Yes, it’s still winter; and, no, those aren’t snowflakes falling from the skies – it’s pollen.
That fine, powdery plant substance being carried by the wind and into itchy eyes and runny noses means just one thing -- allergy season is here -- and it’s been arriving earlier and earlier, according to Dr. Clifford Bassett, founder and medical director at Allergy and Asthma Care of New York.
Bassett told Weather.com that allergy sufferers have had to hit the Kleenex at least two weeks earlier than normal over the past 10 years.
Bassett told Weather.com that climate change and a warmer winter plays a big role.
According to a report by Mother Nature Network (MNN), trees are usually the first to blame for releasing that pesky pollen.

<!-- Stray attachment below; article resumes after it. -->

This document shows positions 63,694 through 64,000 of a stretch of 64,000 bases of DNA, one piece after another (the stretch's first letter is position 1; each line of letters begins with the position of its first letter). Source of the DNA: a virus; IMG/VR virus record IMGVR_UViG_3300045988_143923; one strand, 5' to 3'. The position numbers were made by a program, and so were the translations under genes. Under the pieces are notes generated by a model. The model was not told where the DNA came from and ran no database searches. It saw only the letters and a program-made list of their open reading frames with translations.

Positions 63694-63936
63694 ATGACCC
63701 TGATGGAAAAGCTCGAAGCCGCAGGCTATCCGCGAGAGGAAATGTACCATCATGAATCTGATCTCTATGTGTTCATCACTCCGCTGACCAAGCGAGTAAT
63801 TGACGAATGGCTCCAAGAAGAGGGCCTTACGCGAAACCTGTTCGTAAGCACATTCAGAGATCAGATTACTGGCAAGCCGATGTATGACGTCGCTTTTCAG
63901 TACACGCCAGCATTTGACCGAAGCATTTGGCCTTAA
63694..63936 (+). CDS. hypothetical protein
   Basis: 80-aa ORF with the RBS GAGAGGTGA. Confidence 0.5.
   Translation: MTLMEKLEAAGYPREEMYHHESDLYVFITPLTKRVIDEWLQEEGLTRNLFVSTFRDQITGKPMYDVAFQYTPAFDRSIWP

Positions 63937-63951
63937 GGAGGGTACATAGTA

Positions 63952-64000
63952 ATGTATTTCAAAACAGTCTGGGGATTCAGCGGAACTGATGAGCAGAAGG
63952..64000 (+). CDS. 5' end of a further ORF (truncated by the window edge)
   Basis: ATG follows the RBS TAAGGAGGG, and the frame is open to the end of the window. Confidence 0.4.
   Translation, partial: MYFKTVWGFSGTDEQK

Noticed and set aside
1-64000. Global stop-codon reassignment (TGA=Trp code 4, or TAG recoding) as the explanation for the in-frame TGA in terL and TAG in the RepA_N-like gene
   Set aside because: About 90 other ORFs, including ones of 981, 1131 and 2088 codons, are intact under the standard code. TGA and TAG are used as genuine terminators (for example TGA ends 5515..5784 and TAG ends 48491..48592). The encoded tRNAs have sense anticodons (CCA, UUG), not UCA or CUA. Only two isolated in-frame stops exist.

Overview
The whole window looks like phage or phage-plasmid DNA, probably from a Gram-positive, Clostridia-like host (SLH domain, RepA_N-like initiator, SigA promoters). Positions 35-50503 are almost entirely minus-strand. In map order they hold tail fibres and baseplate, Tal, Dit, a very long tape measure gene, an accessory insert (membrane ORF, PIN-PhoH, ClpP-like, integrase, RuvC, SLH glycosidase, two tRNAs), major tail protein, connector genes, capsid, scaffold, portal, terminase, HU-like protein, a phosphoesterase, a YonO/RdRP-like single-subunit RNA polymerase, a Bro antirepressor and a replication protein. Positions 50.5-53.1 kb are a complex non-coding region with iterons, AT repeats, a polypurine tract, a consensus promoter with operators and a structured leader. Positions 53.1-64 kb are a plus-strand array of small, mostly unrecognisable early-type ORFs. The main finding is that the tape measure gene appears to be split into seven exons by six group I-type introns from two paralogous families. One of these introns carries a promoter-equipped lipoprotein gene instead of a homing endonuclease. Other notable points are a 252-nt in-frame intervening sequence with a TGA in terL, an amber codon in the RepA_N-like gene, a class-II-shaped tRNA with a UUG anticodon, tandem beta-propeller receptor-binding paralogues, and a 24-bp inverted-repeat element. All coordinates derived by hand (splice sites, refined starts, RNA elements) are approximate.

Allergy specialists cited by MNN, said the season is already well underway and counts are high in the Midwest and Southeast.
However, one of those, Dr. Charles Barnes, told MNN that the Northeast’s pollen count is relatively normal.
Barnes, a fellow with the American Academy of Allergy, Asthma & Immunology, told MNN that the pollen count station in Springfield, N.J. just started collecting data earlier this month and that levels are currently low.
Once trees have their way with us, grasses start giving it a go, allergy experts say.
That can start in May and last through June, they say.
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